SMEs Turning Down Contracts From Unreasonable Customers, Hitachi Finds

A new report from Hitachi Capital Invoice Finance says small- and medium-sized businesses are losing out on money because they’re saying “no” to jobs and contracts they consider unfair.

The research, released Thursday (June 8), found nearly half of U.K. SMEs have turned down a job because they could not deliver on the order or contract because it was unreasonable. A quarter said the contract wouldn’t pay enough, and nearly the same portion said they turned down the job because the client was known to be a bad payer. More than a fifth cited unfair payment terms as the reason they gave up the gig.

Half of SMEs surveyed said they had lost out on about $13,000 in the last year alone because they had rejected a contract. More than a quarter said they had lost as much as $39,000 last year because of turning these jobs down.

“SMEs are unfortunately having to decline contracts and orders due to unfair payment terms and unreasonable asks, not because they can’t deliver the work” said Hitachi Capital Invoice Finance Managing Director Andy Dodd in a statement. “Bad payers and unrealistic contractual terms can have a huge impact on any business, especially those that are relatively small or in start-up.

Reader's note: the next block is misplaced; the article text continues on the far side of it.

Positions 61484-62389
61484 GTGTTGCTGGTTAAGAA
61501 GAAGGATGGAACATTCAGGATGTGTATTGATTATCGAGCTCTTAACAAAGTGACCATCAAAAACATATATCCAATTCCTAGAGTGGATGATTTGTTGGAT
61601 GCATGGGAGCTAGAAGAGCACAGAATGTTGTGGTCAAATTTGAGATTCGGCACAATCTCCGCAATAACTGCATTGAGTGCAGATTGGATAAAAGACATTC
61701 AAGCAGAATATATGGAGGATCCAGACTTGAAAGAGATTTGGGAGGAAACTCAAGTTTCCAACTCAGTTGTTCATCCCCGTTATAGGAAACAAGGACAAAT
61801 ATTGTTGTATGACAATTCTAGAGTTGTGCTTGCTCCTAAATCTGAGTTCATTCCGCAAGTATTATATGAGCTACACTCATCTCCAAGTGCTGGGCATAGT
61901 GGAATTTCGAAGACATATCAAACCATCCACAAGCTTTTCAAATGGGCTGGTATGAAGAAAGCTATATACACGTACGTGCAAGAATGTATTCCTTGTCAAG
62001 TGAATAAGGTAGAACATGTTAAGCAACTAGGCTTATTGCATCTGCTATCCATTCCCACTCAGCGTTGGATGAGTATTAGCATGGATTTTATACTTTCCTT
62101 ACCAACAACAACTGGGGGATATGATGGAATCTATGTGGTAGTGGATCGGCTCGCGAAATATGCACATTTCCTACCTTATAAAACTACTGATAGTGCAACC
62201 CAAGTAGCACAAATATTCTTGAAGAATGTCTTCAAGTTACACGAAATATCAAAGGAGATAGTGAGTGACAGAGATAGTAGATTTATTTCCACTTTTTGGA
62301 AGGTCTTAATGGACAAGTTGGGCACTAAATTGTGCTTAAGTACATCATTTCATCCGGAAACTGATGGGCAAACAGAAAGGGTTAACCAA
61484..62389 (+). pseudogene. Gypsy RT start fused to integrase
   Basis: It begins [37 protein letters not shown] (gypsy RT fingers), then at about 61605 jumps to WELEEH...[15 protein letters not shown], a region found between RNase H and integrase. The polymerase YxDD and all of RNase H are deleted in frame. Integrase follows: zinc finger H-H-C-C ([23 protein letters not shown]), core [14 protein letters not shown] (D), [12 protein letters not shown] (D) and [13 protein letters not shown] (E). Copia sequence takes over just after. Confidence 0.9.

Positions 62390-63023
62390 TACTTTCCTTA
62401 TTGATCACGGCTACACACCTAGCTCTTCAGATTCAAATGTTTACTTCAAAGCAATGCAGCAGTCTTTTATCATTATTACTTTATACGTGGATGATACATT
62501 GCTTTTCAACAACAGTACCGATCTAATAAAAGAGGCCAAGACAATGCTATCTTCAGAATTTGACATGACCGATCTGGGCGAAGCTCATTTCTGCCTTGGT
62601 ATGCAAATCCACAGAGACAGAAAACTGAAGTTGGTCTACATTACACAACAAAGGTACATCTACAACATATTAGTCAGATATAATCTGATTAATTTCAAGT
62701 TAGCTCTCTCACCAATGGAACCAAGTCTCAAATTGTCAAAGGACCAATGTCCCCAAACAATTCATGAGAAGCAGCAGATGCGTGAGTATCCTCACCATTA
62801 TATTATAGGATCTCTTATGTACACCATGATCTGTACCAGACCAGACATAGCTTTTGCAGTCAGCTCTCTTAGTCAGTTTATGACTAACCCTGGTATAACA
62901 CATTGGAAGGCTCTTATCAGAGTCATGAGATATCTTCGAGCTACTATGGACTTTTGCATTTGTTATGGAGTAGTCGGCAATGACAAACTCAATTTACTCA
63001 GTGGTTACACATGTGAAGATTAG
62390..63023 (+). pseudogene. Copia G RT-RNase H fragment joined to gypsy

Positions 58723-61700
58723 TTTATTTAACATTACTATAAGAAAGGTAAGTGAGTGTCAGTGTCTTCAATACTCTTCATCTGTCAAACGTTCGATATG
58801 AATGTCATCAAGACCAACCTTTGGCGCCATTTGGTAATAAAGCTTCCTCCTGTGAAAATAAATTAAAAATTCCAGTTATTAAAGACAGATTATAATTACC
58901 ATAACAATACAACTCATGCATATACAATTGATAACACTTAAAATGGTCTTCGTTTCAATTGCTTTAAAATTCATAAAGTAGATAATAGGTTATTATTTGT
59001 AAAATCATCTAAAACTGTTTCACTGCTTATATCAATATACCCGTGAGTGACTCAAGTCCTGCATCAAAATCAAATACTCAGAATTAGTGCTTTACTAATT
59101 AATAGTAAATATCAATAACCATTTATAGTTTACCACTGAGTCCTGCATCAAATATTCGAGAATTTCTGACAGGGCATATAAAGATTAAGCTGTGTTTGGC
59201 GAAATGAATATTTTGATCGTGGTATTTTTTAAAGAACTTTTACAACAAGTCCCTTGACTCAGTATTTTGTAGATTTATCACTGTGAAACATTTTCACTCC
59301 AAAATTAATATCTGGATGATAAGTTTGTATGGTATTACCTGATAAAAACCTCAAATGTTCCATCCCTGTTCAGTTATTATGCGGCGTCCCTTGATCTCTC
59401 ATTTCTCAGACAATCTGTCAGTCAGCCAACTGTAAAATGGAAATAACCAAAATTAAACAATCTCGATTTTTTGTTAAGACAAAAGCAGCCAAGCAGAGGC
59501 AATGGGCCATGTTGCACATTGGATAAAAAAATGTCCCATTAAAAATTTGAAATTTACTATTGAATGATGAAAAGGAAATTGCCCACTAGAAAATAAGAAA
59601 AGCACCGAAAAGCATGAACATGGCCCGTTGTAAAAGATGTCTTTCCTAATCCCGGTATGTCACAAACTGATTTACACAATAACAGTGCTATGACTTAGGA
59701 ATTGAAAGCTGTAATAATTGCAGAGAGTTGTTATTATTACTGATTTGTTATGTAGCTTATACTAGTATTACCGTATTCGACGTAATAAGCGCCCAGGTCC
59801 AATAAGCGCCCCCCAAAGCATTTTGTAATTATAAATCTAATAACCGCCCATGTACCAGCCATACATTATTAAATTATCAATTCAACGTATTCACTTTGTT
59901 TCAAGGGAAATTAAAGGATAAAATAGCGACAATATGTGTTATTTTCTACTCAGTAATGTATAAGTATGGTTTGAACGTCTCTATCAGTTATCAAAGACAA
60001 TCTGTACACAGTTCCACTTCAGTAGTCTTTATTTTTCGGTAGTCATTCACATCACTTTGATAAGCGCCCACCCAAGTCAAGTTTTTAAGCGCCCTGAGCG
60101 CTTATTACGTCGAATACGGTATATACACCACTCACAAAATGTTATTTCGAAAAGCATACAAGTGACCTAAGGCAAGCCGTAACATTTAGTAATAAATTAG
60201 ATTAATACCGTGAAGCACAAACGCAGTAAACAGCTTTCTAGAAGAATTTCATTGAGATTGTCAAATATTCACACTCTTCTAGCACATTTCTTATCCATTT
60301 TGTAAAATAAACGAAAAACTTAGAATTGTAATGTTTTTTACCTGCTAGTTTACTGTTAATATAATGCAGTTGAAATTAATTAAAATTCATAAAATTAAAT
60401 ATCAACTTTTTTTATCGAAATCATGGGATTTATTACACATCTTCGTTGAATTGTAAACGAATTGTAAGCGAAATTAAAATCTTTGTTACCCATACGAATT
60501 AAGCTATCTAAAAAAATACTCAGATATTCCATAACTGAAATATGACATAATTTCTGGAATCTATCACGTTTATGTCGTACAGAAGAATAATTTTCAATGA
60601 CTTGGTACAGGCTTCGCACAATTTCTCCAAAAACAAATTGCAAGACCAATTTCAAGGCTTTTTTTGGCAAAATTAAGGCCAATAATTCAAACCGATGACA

“This is often part of a wider problem,” Dodd continued. “Not all business owners have the time and resources to chase up invoices or can risk working with an unreliable supplier.”

Dodd cited the survey that found 27 percent of SMEs say they are in “survival mode,” forced to put investment plans on hold. That statistic highlights “how SMEs simply cannot afford to be turning down work, which more than half are currently doing,” Dodd said.

According to researchers, the manufacturing industry experiences this dilemma the most, with 42 percent of SMEs in this industry saying they have turned down jobs because of unreasonable customer demands. Retail and wholesale, meanwhile, are in the “healthiest” positions and less likely to turn down gigs.